Ultralight Adventure Equipment Catalyst Review
Cons: No lid, back-panel lacks ventilation
Manufacturer: Ultralight Adventure Equipment
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Ultralight Adventure Equipment Catalyst
|Price||$280 List||Check Price at REI|
Compare at 3 sellers
Check Price at REI
|Check Price at REI|
Compare at 3 sellers
|Check Price at REI|
Compare at 3 sellers
|Pros||Light-weight, comfortable, supportive, functional feature set||Light-weight, comfortable with heavy loads, perfect pocket combination||Light-weight, comfortable, easily personalized, inexpensive||Awesome pockets, excellent ventilation, general comfort||Durable, lots of features, plenty of adjustments to dial in the perfect fit, supportive|
|Cons||No lid, back-panel lacks ventilation||Tiny buckles hard to operate with gloves||lacks durabillity, not made for heavy loads||Not supportive for loads over 40 pounds||Heavy, attached hipbelt, water bottle pocket can be inconvenient|
|Bottom Line||This pack blends excellent carrying comfort with arguably the best-executed set of features, all in a light-weight package||A lightweight load hauler that is both comfortable and full of features||It may not be a heavy load hauler, but for moderate loads, this pack is comfortable and has an amazing set of features, all at a great price||A classic backpack design with breathable a suspension and many user-friendly features||This highly adjustable pack may be one of the heaviest in the review but carries large loads in comfort|
|Rating Categories||Catalyst||Granite Gear Blaze 60||REI Co-op Flash 55||Osprey Atmos 65 AG||Osprey Aether 65|
|Suspension And Comfort (45%)|
|Features And Ease Of Use (20%)|
|Specs||Catalyst||Granite Gear Blaze 60||REI Co-op Flash 55||Osprey Atmos 65 AG||Osprey Aether 65|
|Measured Weight (pounds)||3.0 lbs||3.0 lbs||2.6 lbs||4.5 lbs||5.0 lbs|
|Volume (liters)||75 L||60 L||55 L||65 L||65 L|
|Access||Top||Top||Top||Top + sleeping bag compartment||Top, front +sleeping bag compartment|
|Materials||400 Robic fabric||100D robic nylon w/ DWR coating||Main body: 100D ripstop nylon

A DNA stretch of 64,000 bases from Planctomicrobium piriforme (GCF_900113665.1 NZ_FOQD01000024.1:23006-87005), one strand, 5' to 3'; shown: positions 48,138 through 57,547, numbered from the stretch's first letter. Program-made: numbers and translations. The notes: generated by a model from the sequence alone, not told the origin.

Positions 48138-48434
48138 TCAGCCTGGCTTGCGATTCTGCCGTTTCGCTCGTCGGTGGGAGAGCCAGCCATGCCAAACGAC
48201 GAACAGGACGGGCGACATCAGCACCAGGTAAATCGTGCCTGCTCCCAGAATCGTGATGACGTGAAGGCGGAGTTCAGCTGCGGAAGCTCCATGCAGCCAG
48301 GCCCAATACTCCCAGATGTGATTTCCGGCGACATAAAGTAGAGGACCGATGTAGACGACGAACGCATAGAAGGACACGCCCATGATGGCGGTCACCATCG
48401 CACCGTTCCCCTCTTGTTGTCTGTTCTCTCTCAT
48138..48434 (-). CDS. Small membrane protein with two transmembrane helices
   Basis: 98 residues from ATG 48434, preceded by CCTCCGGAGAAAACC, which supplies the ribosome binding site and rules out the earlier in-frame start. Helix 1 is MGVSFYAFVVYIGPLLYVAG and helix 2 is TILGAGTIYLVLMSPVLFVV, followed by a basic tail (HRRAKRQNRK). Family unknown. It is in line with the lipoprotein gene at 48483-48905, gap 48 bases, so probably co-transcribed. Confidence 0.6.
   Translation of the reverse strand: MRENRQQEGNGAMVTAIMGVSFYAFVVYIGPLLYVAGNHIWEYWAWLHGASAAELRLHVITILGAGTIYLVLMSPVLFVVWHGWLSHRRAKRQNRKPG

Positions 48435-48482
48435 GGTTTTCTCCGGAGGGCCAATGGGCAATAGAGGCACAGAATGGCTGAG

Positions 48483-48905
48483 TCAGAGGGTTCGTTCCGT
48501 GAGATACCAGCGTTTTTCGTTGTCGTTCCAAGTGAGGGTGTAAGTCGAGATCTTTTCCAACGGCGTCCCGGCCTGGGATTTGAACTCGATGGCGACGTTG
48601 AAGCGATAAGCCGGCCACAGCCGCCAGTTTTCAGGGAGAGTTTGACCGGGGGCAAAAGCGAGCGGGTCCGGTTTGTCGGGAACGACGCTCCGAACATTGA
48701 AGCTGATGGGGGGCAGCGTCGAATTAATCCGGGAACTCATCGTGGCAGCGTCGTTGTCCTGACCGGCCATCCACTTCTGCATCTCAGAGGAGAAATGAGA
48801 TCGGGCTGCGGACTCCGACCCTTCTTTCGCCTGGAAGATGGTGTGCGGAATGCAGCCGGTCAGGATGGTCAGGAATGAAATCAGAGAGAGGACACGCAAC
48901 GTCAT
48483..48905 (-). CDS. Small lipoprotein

Bottom: 420D nylon
|Main body: 100D X 630D Nylon Dobby
Accent: 210D High Tenacity Nylon
Bottom: 420HD Nylon
|420HD nylon, DWR treatment|
|Sleeping bag Compartment||No||No||No||Yes||Yes|
Our Analysis and Test Results
The Catalyst is far and away, one of the lightest-weight packs that can carry a moderate load so comfortably.
Suspension and Comfort
The Catalyst is the workhorse of the ULA line. The recommended max weight is 40 pounds but we found that to be slightly conservative. We tested this pack with over 45 pounds and it performed admirably. Whether you are loading this pack up with heavy climbing gear or you are crammed full with a fresh re-supply out of a trail town, this pack can take the weight.
The suspension consists of a framesheet and two (shape-able) aluminum stays that transfer the weight to the comfortably padded hip belt. While this style of frame is dated, it still does a great job of accomplishing the task of transferring the load to your hips. The shoulder straps are padded well and come in the standard J-Straps and S-Straps to fit different body types. The mesh style foam back-panel doesn't breathe quite as well as a more modern trampoline style harness, but is comfortable on the back and dries quickly.
While this pack is heavier than what would be considered "ultra-light", we were blown away by how weightless this pack was. Weighing in at roughly three pounds, the Catalyst is an incredibly lightweight pack that performs extremely well even when loaded down with over 40 pounds of gear.
The true minimalist will also love that this pack has multiple features that are removable (hydration sleeve, hand straps, shoulder strap water bottle keepers, and small internal storage sac). Depending on what configuration you decide, the total weight can be reduced by up to four ounces.
The 400 Robic fabric used on this pack is extremely durable and tear-resistant, yet lightweight. ULA also saves so much weight by keeping the suspension and construction simple.
Features and Ease of Use